At the first day of Google I/O 2011, it was clear that the search giant had a mission. At its keynote address, the company indicated that over the next several months and years, it wants to have a presence in as many markets as possible. The days of just relying upon search and advertising are officially dead.
Of course, that isn't much of a surprise. For years now, Google has been building its share of the smartphone market with its Android operating system. The firm's acquisition of AdMob in 2009 ensured that it would also play a bit role in mobile advertising. Now that there are some Android-based tablets on store shelves, Google has its sights set on Apple's iPad.
But Google didn't focus all its time on mobile communication or mobile advertising at the I/O Conference keynote. The company touched on a number of additional markets that it believes it can perform well in. It talked about new ways it will grow in its established markets as well as how it plans to grow in new market sectors.
Here's what Google's I/O announcements reveal about the company's future growth roadmap.
1. It has its sights set on iTunes.
Arguably the biggest announcement Google made at its I/O conference was Google Music. The service, which is currently in beta, offers users in the U.S. free access to songs over the Web. Android owners will also be able to access tracks from the cloud. For now, Google Music isn't much of a threat to Apple's iTunes platform. But it's apparent that the cloud is the next frontier in music. Now, Google is laying the groundwork to become the dominant player in that market-much to Apple's chagrin.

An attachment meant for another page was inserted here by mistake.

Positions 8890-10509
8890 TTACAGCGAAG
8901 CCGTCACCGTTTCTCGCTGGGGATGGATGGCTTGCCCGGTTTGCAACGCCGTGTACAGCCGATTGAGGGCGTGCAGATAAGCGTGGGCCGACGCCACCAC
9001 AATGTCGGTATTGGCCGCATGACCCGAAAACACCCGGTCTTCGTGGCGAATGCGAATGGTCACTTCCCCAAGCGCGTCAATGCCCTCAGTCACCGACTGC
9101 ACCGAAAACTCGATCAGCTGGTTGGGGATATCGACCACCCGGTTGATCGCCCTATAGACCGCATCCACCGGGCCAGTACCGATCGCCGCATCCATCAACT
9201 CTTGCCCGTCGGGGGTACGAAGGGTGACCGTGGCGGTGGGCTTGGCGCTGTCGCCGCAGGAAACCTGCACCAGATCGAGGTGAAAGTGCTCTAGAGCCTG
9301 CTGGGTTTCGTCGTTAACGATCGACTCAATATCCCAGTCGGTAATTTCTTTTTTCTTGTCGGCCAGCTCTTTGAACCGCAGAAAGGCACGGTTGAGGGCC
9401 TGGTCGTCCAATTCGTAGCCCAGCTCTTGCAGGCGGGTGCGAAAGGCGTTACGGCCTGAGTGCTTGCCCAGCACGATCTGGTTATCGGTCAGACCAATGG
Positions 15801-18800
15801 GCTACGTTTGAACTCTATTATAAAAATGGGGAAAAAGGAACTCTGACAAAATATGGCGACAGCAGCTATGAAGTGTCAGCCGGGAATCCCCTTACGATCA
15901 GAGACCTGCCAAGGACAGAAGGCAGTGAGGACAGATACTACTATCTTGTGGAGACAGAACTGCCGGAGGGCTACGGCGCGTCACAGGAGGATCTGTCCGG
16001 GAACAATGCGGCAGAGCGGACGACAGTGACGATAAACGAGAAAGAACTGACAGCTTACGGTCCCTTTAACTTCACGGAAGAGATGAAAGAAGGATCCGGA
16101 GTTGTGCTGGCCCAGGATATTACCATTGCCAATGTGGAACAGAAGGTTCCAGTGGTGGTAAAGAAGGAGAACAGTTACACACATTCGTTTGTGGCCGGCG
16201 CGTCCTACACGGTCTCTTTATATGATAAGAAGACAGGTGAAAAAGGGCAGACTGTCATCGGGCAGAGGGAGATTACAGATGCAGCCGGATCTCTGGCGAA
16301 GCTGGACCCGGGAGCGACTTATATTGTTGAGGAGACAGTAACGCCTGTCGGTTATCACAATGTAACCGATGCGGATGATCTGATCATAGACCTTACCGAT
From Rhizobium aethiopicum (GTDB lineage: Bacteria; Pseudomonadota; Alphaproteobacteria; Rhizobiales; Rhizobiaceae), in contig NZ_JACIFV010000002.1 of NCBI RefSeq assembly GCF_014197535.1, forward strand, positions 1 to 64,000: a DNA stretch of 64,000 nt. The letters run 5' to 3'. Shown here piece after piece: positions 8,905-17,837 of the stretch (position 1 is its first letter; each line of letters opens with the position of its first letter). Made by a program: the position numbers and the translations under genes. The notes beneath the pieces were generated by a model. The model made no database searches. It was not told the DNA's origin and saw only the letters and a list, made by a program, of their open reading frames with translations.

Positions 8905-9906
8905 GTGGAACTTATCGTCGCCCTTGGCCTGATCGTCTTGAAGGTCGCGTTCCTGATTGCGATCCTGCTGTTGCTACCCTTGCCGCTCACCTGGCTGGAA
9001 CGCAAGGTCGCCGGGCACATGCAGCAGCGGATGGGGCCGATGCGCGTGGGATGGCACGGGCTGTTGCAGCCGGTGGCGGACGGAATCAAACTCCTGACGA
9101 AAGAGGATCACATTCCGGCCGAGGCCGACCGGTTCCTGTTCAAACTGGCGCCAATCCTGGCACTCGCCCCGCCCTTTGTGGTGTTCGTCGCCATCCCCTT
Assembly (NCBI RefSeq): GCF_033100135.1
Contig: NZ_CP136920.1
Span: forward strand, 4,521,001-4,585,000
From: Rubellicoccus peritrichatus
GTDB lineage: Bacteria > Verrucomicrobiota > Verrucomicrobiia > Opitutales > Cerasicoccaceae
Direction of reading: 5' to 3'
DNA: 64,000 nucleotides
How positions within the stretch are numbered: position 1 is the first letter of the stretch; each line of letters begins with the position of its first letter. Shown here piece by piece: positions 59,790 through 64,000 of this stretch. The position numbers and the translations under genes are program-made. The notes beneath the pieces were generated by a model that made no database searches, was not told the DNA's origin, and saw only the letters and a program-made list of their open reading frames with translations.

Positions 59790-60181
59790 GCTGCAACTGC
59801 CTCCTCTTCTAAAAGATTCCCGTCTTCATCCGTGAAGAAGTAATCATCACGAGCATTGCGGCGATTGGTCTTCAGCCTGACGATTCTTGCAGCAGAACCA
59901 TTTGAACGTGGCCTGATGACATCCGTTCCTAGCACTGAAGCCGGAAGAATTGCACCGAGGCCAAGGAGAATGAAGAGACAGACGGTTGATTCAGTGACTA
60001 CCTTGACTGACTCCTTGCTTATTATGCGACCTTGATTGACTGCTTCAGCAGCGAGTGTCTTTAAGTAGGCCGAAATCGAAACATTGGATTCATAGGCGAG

2. Google is more committed than ever to smartphones.
Google spent a considerable amount of time at the I/O conference talking about its presence in the smartphone market with Android. The company stated clearly that it won't slacken its effort to keep expanding its mobile business. According to Google, over 100 million Android devices have been activated. Moreover, over 400,000 Android-based products are being activated each and every day. There is good reason for Google to commit itself to smartphones.
3. Google wants to keep expanding the tablet market.
Google didn't just stop at smartphones. The company also showed that it wants to build an even bigger presence in the tablet market. And it plans to start that charge by releasing Android Honeycomb 3.1, an update to the OS running on Android-based tablets. With the update, consumers will find a number of performance and bug fixes. It will also address an issue with image rendering. By the looks of things, Android 3.1 might just be Google's best answer yet to iOS 4 running on the iPad.
4. It's committed to mobile entertainment.
As the popularity of smartphones and tablets increases, people are looking to do more with those platforms. That's why Google's announcement of the Movies service, allowing users to rent films from the Android Market makes a lot of sense. Mobile devices are becoming increasingly important for people who want to be entertained while on the go. Google wants to be at the center of that changeover.